This little boy seems to have a temper.
- Temper is a state of mind, particularly one that is hostile or angry.
An example of temper is what someone loses when they gets excessively mad at even the simplest of problems.
- Temper is defined as to moderate or soften something or make it less intense.
An example of temper is to add white paint to a dark purple paint to make it a lighter color.
- to make suitable, desirable, or free from excess by mingling with something else; reduce in intensity, esp. by the admixture of some other quality; moderate; assuage; mollify: to temper criticism with reason
- to bring to the proper texture, consistency, hardness, etc. by mixing with something or treating in some way: to temper paints with oil, to temper steel by heating and sudden cooling, to temper clay by moistening and kneading
- to toughen, as by rigors or trying experiences
- Rare to fit; adapt
- Archaic to mix in proper proportions
- Music to adjust the pitch of (a note) or tune (an instrument) according to some temperament
Origin of temperMiddle English tempren ; from Old English temprian and amp; Old French temprer, both ; from Classical Latin temperare, to observe proper measure, mix, regulate, forbear ; from tempus (gen. temporis), time, period, origin, originally , a span ; from Indo-European an unverified form tempos, a span ; from an unverified form temp-, to pull ; from base an unverified form ten-, to stretch from source thin
- the state of being tempered; specif.,
- Archaic a properly proportioned mixture
- the state of a metal with regard to the degree of hardness and resilience
- frame of mind; disposition; mood: in a bad temper
- calmness of mind; composure: now only in the phrases lose one's temper and keep one's temper
- a tendency to become angry readily: to have a temper
- anger; rage: to go into a temper
- something used to temper a mixture, etc.
- the trend in thought and feeling (of an era, period, etc.); character: the temper of the times, the modern temper
- Archaic a middle course; mean
- Obs. character; quality
verbtem·pered, tem·per·ing, tem·pers
- To modify by the addition of a moderating element; moderate: “temper its doctrinaire logic with a little practical wisdom” (Robert H. Jackson). See Synonyms at moderate.
- To bring to a desired consistency, texture, hardness, or other physical condition by blending, admixing, or kneading: temper clay; paints that had been tempered with oil.
- To harden or strengthen (metal or glass) by application of heat or by heating and cooling.
- To strengthen through experience or hardship; toughen: soldiers who had been tempered by combat.
- Music To adjust (the pitch of an instrument) to a temperament.
- A state of mind or emotion; disposition: an even temper.
- Calmness of mind or emotions; composure: lose one's temper.
- a. A tendency to become easily angry or irritable: a quick temper.b. Anger; rage: a fit of temper.
- A characteristic general quality; tone: heroes who exemplified the medieval temper; the politicized temper of the 1930s.
- a. The condition of being tempered.b. The degree of hardness and elasticity of a metal, chiefly steel, achieved by tempering.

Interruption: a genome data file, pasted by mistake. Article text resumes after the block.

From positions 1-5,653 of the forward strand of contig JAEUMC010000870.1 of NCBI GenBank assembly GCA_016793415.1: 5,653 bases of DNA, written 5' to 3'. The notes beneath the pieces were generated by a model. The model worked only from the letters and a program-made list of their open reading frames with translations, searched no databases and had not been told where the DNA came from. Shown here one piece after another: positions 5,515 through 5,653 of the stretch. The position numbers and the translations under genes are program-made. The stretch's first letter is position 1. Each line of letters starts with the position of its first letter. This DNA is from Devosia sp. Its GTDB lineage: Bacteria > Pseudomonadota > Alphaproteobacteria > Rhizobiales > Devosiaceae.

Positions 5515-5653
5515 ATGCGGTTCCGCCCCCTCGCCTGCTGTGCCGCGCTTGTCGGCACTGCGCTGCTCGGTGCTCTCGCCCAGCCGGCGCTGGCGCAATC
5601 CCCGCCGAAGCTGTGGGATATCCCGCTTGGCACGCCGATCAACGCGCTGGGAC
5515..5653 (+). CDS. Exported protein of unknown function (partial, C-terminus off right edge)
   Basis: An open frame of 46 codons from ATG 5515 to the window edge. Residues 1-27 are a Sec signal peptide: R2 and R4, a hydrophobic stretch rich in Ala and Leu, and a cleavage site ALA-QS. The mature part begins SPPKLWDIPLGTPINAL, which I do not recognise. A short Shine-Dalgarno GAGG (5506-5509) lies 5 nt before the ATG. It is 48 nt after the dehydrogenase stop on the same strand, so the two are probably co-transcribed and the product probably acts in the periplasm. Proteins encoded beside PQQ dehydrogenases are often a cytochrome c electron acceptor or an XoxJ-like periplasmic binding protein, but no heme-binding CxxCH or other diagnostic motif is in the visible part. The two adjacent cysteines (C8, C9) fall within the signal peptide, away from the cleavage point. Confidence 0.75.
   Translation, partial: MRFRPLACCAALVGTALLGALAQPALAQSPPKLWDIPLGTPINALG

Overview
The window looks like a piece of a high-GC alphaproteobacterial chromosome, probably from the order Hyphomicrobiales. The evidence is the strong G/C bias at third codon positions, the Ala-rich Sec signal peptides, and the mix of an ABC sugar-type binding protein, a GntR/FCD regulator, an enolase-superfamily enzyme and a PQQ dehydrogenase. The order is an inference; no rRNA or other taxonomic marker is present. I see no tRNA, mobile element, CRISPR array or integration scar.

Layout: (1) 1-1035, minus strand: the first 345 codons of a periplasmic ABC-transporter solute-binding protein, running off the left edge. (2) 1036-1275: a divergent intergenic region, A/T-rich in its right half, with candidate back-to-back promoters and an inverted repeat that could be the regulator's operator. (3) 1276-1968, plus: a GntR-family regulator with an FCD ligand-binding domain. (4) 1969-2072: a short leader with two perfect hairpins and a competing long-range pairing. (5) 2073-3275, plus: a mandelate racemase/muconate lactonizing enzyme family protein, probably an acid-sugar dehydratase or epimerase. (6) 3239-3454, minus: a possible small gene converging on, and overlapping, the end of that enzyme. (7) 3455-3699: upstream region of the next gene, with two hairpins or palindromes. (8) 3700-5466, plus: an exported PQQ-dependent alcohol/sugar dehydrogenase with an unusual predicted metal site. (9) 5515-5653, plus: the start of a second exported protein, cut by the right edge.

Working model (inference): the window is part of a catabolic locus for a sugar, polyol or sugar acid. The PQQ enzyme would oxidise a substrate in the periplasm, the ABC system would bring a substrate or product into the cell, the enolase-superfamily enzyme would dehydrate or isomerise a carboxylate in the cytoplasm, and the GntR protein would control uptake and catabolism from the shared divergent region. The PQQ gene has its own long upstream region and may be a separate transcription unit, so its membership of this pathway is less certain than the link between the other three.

- A modifying substance or agent added to something else.
- Archaic A middle course between extremes; a mean.
Origin of temperMiddle English temperen, from Old English temprian, from Latin temperāre, probably from variant of tempus, tempor-, time, season.
- A tendency to be of a certain type of mood.
- to have a good, bad, calm, or hasty temper
- He has quite a (bad) temper when dealing with salespeople.
- State of mind.
- The state of any compound substance which results from the mixture of various ingredients; due mixture of different qualities.
- the temper of mortar
- The heat treatment to which a metal or other material has been subjected; a material that has undergone a particular heat treatment.
- Calmness of mind; moderation; equanimity; composure.
- to keep one's temper
- The state of a metal or other substance, especially as to its hardness, produced by some process of heating or cooling.
- the temper of iron or steel
- Middle state or course; mean; medium.
- (sugar manufacture, historical) Milk of lime, or other substance, employed in the process formerly used to clarify sugar.
(third-person singular simple present tempers, present participle tempering, simple past and past participle tempered)
- To moderate or control.
- Temper your language around children.
- To strengthen or toughen a material, especially metal, by heat treatment.
- Tempering is a heat treatment technique applied to metals, alloys, and glass to achieve greater toughness by increasing the strength of materials and/or ductility. Tempering is performed by a controlled reheating of the work piece to a temperature below its lower eutectic critical temperature.
- To sautÃ© spices in ghee or oil to release essential oils for flavouring a dish in South Asian cuisine.
- To mix clay, plaster or mortar with water to obtain the proper consistency.
- (music) To adjust, as the mathematical scale to the actual scale, or to that in actual use.
- (archaic) To combine in due proportions; to constitute; to compose.
- (archaic) To mingle in due proportion; to prepare by combining; to modify, as by adding some new element; to qualify, as by an ingredient; hence, to soften; to mollify; to assuage.